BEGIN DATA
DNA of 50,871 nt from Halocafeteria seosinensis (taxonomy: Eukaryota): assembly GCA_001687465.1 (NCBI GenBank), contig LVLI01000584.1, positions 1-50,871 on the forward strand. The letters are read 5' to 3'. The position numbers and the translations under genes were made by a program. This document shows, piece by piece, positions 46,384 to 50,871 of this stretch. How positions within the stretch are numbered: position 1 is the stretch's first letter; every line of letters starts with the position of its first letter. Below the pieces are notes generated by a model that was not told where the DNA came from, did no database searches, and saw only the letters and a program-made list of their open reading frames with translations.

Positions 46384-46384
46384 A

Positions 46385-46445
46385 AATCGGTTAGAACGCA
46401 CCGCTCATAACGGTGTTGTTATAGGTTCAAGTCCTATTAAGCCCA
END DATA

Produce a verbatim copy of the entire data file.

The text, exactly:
DNA of 50,871 nt from Halocafeteria seosinensis (taxonomy: Eukaryota): assembly GCA_001687465.1 (NCBI GenBank), contig LVLI01000584.1, positions 1-50,871 on the forward strand. The letters are read 5' to 3'. The position numbers and the translations under genes were made by a program. This document shows, piece by piece, positions 46,384 to 50,871 of this stretch. How positions within the stretch are numbered: position 1 is the stretch's first letter; every line of letters starts with the position of its first letter. Below the pieces are notes generated by a model that was not told where the DNA came from, did no database searches, and saw only the letters and a program-made list of their open reading frames with translations.

Positions 46384-46384
46384 A

Positions 46385-46445
46385 AATCGGTTAGAACGCA
46401 CCGCTCATAACGGTGTTGTTATAGGTTCAAGTCCTATTAAGCCCA